“Earlier this year, we also participated in the Barrie Stakeholder engagement hosted by the MECP with representatives primarily invited from municipalities, CAs, agriculture, landowner and development sectors. Conservation Ontario was a presenter at these sessions,” Hevenor said.

According to Lanthier, Grey Sauble was not included in these consultations and he feels the changes are being introduced without the due process and proper consultation from stakeholders and the public.

“There have been no consultations around the changes introduced through last week’s budget bill. These changes appear to be very one-sided and I believe that the province is ignoring the voice of a large portion of the population,” he said.

Lanthier adds the consultations on the 2019 changes to the Act were insufficient, and he has, "yet to actually see the results from those consultations.”

“Ontario’s CAs have been more than willing to meet with the provincial staff to come to an amicable solution to any issues. However, the province has chosen to disregard this and to disregard due process,” he said. “I am also very concerned that these changes are being presented through a budget bill and have not provided the people of Ontario with adequate opportunity to provide review and comment.”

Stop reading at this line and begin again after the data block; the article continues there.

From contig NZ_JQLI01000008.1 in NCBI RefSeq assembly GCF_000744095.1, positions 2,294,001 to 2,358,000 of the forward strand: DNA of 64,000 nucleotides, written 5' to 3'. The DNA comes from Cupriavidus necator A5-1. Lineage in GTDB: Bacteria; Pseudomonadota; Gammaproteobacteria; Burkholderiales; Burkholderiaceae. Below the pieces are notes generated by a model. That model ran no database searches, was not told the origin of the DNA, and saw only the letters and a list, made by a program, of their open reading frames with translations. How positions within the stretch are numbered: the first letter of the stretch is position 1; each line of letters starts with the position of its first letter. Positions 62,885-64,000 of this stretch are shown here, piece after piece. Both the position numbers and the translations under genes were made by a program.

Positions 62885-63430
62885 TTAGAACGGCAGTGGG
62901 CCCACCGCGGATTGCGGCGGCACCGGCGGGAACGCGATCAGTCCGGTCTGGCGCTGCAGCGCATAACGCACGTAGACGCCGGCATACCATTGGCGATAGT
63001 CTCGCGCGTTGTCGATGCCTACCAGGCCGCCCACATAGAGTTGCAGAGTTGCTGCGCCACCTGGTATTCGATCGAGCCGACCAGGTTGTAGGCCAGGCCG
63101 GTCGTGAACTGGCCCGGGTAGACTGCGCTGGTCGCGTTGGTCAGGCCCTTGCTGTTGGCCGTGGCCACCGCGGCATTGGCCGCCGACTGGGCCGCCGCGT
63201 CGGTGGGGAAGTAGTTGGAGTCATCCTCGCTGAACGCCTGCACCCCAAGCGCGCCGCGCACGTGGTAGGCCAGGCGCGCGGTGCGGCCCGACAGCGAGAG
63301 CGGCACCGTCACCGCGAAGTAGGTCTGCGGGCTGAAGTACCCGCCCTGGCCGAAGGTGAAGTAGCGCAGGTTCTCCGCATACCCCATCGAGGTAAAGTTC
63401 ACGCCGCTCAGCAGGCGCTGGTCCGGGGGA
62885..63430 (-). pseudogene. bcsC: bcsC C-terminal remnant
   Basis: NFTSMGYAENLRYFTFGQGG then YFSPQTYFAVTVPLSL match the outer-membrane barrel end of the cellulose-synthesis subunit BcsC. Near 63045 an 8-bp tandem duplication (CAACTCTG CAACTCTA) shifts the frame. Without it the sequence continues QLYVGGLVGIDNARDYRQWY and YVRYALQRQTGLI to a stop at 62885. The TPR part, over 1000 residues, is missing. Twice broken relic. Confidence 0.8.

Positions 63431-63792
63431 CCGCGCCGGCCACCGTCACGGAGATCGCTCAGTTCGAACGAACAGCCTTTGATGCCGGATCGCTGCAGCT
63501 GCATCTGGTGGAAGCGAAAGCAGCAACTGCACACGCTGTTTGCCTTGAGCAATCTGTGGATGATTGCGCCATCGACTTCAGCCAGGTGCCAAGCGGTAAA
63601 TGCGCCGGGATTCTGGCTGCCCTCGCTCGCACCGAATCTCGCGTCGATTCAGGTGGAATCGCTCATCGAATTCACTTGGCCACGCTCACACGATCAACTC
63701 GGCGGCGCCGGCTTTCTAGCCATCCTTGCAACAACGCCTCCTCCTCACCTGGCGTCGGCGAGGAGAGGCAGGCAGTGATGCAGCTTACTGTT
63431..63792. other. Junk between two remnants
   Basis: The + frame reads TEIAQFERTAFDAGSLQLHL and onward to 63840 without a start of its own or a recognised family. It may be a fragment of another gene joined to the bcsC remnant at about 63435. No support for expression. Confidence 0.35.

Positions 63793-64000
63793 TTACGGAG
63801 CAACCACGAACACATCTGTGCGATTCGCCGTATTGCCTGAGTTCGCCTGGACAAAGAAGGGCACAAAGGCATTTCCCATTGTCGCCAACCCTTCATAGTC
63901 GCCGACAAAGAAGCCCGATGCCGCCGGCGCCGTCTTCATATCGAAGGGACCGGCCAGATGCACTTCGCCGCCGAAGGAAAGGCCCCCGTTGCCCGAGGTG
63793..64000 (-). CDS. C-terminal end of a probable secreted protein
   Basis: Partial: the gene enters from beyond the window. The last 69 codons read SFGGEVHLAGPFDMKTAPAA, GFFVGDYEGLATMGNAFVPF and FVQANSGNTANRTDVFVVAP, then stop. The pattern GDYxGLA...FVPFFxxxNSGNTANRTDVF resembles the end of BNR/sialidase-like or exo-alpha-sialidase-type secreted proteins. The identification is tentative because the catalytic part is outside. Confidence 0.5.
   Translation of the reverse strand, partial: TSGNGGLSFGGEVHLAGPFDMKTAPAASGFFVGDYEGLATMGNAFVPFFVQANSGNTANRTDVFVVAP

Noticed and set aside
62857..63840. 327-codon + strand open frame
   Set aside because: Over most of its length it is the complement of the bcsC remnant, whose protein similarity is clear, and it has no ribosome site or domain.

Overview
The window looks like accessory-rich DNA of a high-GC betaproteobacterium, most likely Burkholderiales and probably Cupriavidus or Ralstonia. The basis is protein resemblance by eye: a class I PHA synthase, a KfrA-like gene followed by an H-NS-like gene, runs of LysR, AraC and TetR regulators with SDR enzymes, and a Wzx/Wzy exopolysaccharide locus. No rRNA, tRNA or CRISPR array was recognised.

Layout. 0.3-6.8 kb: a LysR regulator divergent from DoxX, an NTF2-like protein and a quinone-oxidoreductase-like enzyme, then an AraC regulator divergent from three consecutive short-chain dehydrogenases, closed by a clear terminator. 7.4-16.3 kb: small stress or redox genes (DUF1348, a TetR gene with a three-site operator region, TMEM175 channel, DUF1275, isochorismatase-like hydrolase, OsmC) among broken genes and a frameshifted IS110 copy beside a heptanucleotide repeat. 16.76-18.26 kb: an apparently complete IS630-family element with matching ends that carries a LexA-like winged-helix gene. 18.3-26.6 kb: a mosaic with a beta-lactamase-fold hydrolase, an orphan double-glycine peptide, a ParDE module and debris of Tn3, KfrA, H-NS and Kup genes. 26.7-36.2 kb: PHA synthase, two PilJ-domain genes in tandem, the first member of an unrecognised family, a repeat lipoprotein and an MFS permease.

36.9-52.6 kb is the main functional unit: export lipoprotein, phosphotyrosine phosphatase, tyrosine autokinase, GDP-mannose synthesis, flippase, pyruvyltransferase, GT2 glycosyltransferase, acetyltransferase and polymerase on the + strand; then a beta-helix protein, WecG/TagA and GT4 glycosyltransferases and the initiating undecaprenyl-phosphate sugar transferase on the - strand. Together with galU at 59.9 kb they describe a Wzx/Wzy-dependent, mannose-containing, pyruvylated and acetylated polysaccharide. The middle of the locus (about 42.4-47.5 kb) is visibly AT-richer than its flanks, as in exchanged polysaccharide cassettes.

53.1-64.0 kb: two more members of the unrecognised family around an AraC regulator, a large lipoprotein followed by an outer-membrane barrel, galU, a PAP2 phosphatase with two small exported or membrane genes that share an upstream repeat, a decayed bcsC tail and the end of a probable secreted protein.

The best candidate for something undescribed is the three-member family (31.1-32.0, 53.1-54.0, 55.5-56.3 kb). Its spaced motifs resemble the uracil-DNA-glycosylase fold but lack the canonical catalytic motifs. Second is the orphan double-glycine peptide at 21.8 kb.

Members of the public who may be concerned about the proposed changes are still able to voice their concerns to members of parliament, the Minister of Environment, Minister of Municipal Affairs and Minister of Natural Resources.

“The principle of managing the watershed as a whole (or integrated watershed management) is important because the surface water features and stormwater runoff within a watershed ultimately drain to other bodies of water,” added Hevenor. “It is essential to consider these downstream impacts when developing and implementing water quality protection and restoration actions. Everything upstream ends up downstream. It is how we protect people and the environment.”

The first reading of Bill 229 was conducted on Nov. 5. A full summary of the proposed changes can be found on the Environmental Registry of Ontario website.

Jennifer Golletz, Local Journalism Initiative Reporter, CollingwoodToday.ca